The biggest news in science and public health was the tragic, though not unexpected, guilty verdict in the Libyan trial of six medics accused of deliberately infecting patients with HIV. Several members of the scientific community, mobilized by Nature reporter Declan Butler and several bloggers, drew attention to the scientific evidence demonstrating the medicsÂ´ innocence in the weeks before the trial, but science lost this one. Declan Butler, reporter has posts chronicling developments in this case; Revere at Effect Measure and Orac at Respectful Insolence have news and commentary on the verdict.
In other news:
Jordan Barab at Confined SpaceÂ has some good news: Â OSHA wonÂ´t bow to industry pressure on brake shoe guidance. See the links at the bottom of the post for more on how an OSHA employe faced suspension for warning mechanics of asbestos dangers (i.e., pissing off the asbestos industry).
Integrity of Science has summaries of presentationsÂ from the 2006 American Geophysical Union’s Fall Meeting: Al Gore on “Climate Change: The Role of Science and the Media in Policymaking,” Jim Hansen onÂ “Communicating the Dangers and Opportunities in Global Warming,” and Naomi Oreskes on “Deflecting Disinformation about Climate Change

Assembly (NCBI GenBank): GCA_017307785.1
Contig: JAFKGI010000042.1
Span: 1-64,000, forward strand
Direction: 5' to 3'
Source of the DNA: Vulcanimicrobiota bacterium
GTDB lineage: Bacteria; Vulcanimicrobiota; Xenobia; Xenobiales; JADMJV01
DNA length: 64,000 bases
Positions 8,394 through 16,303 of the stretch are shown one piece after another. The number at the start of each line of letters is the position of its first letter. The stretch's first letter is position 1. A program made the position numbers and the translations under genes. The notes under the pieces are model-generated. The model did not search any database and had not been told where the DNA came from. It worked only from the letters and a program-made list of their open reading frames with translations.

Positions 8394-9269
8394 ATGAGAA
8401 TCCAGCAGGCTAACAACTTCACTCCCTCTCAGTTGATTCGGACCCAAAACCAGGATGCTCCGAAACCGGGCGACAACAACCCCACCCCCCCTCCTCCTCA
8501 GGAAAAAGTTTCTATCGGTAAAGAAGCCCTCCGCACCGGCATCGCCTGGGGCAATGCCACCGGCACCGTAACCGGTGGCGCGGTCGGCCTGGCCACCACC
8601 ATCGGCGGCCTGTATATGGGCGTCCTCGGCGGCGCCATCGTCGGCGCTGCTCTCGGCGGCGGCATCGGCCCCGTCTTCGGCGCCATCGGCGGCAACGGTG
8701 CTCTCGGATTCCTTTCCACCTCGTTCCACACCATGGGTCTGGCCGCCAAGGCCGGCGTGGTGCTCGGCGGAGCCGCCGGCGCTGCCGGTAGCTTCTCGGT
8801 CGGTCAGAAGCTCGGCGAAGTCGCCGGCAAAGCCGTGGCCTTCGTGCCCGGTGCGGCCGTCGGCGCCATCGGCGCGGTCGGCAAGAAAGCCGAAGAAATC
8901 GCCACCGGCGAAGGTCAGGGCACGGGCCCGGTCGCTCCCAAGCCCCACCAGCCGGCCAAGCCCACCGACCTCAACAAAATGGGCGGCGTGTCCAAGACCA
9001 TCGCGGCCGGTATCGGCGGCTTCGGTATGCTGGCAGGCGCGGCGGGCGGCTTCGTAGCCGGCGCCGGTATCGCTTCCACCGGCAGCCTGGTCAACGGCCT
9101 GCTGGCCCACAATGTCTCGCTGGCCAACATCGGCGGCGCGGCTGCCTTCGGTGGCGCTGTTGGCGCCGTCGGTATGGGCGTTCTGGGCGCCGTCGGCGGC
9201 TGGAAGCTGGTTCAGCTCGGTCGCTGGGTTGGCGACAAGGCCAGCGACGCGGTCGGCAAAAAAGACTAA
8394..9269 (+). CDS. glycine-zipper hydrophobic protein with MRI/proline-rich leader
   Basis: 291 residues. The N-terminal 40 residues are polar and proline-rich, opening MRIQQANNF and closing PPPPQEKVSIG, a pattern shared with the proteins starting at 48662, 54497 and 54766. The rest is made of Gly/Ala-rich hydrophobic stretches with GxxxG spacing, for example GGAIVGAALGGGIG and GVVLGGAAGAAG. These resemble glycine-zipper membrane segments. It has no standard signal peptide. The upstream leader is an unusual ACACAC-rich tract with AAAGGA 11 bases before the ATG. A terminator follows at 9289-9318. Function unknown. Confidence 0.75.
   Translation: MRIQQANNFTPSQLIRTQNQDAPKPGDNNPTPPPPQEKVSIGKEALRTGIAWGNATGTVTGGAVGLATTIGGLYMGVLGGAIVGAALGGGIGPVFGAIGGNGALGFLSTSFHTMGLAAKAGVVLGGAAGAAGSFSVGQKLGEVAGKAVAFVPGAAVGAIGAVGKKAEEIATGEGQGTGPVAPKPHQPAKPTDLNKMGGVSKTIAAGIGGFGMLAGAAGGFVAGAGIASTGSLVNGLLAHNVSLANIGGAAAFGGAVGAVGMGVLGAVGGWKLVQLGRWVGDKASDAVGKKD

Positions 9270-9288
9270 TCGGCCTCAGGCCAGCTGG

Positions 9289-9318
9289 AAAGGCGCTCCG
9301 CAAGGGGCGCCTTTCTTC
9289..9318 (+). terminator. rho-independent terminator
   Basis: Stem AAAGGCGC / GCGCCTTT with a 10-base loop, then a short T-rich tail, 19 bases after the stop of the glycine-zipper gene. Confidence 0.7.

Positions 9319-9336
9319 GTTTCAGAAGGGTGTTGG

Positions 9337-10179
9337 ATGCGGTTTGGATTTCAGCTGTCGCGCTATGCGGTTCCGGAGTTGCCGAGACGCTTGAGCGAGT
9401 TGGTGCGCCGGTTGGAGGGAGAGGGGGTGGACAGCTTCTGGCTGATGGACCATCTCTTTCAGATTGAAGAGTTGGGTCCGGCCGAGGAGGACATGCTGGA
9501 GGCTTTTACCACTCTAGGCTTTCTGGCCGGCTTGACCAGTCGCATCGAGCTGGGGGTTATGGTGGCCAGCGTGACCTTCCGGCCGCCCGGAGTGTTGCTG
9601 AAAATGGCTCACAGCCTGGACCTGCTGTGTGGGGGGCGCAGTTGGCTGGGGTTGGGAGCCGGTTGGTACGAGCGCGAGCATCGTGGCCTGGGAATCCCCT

(links to these and other presentations are here).
Jeffrey D. Sachs at the Scientific American blog urges stronger effortsÂ to fightÂ Neglected Tropical Diseases
Jessica Pickett at Global Health PolicyÂ summarizes the battle over salt iodinization in Central Asia — an example of tensions between public health and private markets.
Andrew Dessler at Gristmill has theÂ top 10 climate stories of 2006
Nedra Weinreich at Spare Change suggests ways marketing techniques Wall Street usesÂ to remove stigmas associated with flextime policies can be applied to social marketingÂ about HIV-AIDS, STDs, disabilities, and mental illness.
Other not-to-be-missed blog posts from the past week? Leave them in the comments.
One thought on “Friday Blog Roundup”
Thanks for the link! I’m glad to discover your blog. There’s not enough out there specifically focused on public health issues.